01 02 03 Amorina Rose Writes: It’s now or never, my writing can’t wait! 04 05 15 16 19 20 21 22 23 24 25 26 27 28 31 32 33

It’s now or never, my writing can’t wait!

Unless you are an Elvis fan the chances are you might not recognise this play on words but seriously who doesn’t know Elvis? But as true as that might be knowing all his songs is a different matter.  There are always things we are not prepared for, unable to remember, or just don't know. I am an English teacher and know a certain amount where grammar is concerned but do I know all that is necessary? I wish! Consequently editing is a huge job particularly since grammar is only a small part of the whole. And though my background is useful there is still so much to learn.  It seems writing the piece is only the beginning but editing our work is a very long middle section and a long way to travel to get to that publishing ready-stage finale.

The ladies and I are writing our little hearts out on not just our own work but another project which is a joint effort.  We have plans to test the market in both our writing and self-publishing in one foul swoop with an anthology of short stories.  It has taken a while but we have almost finished the content and are now looking at covers, book titles and various other things including marketing.  However firstly we need to edit and recognising that, we have a production line going and it works really well but what is distracting is the question of when is enough enough.  Now remember the title of this post is It'now or never, my writing can’t wait, well, I want to change that to a writer’s editing is never done.  Just when you think you have it all done, have reached the end of the line then along comes another mistake. (No, I am not changing the title for real, I like it too much!)

This reminds me of the naivety of most people who think a teacher’s life is easy because we get all those holidays.  It is, or rather would be, if the holidays weren’t taken up by planning, keeping up with personal development in more areas than the brain can keep track of, researching and the list is endless.  Such is life where editing is concerned.  I was so naive! So I thought I might have a closer look at this formidable necessity that dogs writers every step and hit my first obstacle.  Editing apparently has more than one definition.  There is Content Editing, Copy Editing and Proofreading.  What the heck is the difference? I am aware I should know this and I do sort of. Research here I come, again.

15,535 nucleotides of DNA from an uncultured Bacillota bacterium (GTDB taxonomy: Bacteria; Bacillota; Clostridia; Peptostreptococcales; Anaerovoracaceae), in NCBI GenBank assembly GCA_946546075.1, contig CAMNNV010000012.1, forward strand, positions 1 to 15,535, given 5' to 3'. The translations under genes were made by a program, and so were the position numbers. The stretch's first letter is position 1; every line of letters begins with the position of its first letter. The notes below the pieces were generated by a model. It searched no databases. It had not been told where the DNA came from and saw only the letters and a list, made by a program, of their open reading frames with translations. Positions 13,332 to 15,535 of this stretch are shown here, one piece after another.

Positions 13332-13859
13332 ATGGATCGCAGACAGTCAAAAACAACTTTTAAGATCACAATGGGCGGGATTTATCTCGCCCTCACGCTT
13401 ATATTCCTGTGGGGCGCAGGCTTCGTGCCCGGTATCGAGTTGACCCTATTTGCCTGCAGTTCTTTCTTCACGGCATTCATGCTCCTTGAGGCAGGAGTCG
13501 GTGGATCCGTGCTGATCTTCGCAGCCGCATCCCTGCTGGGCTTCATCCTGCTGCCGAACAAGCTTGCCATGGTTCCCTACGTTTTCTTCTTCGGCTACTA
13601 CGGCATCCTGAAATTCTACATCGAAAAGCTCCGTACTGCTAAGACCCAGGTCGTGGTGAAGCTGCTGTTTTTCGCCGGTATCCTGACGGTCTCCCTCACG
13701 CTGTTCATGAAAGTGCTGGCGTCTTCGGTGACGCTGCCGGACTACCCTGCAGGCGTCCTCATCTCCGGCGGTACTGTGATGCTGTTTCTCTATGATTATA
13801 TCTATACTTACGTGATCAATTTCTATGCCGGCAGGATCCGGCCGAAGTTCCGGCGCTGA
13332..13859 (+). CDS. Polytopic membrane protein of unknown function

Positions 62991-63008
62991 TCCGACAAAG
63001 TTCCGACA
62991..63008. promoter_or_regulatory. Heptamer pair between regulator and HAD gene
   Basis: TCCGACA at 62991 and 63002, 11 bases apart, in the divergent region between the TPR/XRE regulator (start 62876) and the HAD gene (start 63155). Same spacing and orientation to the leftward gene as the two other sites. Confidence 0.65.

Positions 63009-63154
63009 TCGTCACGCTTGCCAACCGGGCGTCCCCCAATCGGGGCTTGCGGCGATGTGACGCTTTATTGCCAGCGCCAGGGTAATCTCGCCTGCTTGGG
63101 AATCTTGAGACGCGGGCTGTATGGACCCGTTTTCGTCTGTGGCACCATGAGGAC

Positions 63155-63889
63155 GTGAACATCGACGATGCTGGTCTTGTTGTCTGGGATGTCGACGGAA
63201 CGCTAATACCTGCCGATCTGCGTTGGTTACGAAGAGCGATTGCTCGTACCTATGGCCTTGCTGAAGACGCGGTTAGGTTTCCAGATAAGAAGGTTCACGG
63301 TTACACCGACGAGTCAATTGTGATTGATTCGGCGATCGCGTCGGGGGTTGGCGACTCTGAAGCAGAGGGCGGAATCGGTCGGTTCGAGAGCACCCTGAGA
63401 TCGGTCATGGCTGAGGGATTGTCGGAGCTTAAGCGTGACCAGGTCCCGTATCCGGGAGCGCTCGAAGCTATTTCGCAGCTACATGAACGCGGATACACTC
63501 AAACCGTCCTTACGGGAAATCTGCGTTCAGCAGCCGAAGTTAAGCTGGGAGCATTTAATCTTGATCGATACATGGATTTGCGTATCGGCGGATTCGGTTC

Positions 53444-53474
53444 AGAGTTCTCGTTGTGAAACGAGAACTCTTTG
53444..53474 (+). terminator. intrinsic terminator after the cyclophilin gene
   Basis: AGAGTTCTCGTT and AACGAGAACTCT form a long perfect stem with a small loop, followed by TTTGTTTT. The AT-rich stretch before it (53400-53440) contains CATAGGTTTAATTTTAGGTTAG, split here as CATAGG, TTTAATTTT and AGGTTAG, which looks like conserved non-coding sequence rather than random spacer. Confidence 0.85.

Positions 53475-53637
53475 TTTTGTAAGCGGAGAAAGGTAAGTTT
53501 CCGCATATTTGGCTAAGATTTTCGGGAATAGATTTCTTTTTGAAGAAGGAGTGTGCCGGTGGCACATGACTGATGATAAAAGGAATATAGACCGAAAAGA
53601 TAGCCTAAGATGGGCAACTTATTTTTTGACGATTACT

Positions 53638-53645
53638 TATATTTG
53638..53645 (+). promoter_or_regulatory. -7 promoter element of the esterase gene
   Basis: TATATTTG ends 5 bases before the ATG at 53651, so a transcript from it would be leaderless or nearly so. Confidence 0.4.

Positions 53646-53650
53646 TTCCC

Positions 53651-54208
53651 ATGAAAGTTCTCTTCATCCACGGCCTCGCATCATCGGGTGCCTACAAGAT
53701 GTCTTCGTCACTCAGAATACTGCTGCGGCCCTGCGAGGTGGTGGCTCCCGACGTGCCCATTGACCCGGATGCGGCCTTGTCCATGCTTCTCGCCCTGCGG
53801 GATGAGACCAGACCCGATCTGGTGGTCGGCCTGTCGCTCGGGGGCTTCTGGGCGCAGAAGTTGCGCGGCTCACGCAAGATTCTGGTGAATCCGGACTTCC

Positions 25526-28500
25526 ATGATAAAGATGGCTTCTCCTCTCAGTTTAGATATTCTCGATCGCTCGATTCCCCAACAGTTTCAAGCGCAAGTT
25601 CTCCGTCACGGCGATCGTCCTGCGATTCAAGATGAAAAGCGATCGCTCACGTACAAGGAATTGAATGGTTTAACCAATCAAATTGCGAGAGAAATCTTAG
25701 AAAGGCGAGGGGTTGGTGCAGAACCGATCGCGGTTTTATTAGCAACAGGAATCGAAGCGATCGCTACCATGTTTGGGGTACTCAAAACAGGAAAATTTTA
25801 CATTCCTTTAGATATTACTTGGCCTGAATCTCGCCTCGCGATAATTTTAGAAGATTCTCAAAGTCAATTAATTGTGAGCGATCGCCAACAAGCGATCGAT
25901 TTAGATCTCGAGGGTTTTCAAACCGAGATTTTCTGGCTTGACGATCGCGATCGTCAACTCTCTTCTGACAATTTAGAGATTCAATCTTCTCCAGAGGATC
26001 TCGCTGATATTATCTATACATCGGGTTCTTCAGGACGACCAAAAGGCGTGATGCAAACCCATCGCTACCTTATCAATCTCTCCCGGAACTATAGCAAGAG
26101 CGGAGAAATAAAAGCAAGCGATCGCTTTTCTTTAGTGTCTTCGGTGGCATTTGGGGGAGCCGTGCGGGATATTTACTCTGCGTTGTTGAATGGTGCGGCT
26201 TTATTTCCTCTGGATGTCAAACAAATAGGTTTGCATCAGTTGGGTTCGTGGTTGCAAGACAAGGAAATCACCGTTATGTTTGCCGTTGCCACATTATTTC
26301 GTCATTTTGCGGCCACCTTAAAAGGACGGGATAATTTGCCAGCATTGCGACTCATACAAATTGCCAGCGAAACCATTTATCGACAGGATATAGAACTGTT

I found the following article interesting because it uses a visual to explain it.  This I thought was a rather clever idea especially for someone like me who needs it spelled out.  I’m not sure if the play on those two words is English teacher humour or writer humour? Okay, maybe it’s not either and I should give up my career as a comedian and concentrate on writing.  That’s right I am concentrating on writing which explains why I am off the planet most days. There is so much more to it.  I am not complaining but just stating the fact.  So I was intrigued with the idea of visual and found it very helpful in clarifying a few things.  It comes from a website that focuses on helping self-publishers to present the best work possible before it hits the reader.  Personally I have not used this service but I was impressed by the manner in which they explained how they help the author better present their work.  Unfortunately our small group has limited funds to do the things we want but having the information at hand is another way of helping ourselves until we can do more.  As always I will provide a link at the bottom of this post and the sections in italics are direct quotes from the website.